Most chiropractors have a wealth of problems (and opportunities) bubbling beneath the surface of their chiropractic billing department (regardless of whether it is in-house or outsourced).
I’m not peeking over your shoulder at the moment so I can’t say for certain which specific problems your chiropractic practice is experiencing. Generally speaking though, there’s a finite number of mischievous players who are wreaking havoc on your bottom line. Enter: poor collections, denials, delayed payments, coding issues, labor intensive systems, slacker staff, asleep at the wheel CEO (aka “the doctor”), the well-intentioned (but ill-equipped) spouse or a combination thereof.
Unfortunately, these billing challenges tend to brew beneath the surface for quite some time until you notice. Unlike the glaring problem of not having any new patients, billing challenges are much more subversive. One day you appear to be flying high and the money is flowing smoothly and then a few months later the belt seems to be a little tight to the tune of $10,000 or $20K, or even $40K off of last year’s collection efforts.
If you are like most, you quietly freak out in the privacy of your own office and then publicly have a “come to Jesus” meeting with your staff whereupon you threaten to have them meet their maker or meet the pavement if things don’t improve. Your dutifully loyal (or fearfully employed) staff crack down, start collecting co-pays again and in general, run a tighter ship for the next few weeks knowing that the short-term improvement will settle your blood pressure back down until the next fire erupts.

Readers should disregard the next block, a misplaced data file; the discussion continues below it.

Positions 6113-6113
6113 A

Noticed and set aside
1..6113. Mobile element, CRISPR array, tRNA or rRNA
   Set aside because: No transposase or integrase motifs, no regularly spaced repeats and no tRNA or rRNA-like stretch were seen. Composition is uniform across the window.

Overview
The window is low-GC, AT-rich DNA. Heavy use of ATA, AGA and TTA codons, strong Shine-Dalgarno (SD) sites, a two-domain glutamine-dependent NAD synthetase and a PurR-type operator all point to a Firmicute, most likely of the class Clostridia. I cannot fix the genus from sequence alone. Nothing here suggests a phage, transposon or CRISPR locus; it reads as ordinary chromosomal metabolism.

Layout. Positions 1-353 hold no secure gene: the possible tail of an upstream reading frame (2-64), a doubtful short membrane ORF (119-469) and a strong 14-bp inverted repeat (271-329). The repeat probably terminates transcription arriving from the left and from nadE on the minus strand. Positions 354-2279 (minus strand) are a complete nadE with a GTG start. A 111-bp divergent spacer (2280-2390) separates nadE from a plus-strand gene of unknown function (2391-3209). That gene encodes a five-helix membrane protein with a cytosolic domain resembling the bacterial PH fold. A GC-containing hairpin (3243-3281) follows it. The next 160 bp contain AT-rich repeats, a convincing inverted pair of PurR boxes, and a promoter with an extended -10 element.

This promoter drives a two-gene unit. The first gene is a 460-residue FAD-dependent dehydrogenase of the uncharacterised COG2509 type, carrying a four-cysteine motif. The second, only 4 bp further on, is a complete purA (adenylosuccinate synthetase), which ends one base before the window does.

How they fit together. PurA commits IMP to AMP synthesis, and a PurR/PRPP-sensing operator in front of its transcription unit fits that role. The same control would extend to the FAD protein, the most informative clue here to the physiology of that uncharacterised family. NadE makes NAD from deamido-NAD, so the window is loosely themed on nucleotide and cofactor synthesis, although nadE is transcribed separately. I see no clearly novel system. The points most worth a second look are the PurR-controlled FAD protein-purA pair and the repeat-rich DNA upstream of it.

And so it goes…again and again and again.
Flawed from the Start
The thinkers will dive deep into the books and wonder how this happened. Those who suspect their lack of leadership contributed to the mess will double down on team meetings. And the true tyrants will just going on barking until they see some improvement or the present staff (or billing service) quit or are fired. If the head of the billing department happens to be the spouse, marital relations may become a little strained.
After all, in many (if not, most) chiropractic clinics, the billing person is the most trusted employee of all. This is certainly true when it’s the spouse of the doctor who does the billing. But even the non-spousal billing person has been under the careful tutoring and watchful eye of the chiropractor who will not always readily admit that he or she has received a whopping total of zero credits in chiropractic billing, coding or documentation training while in college.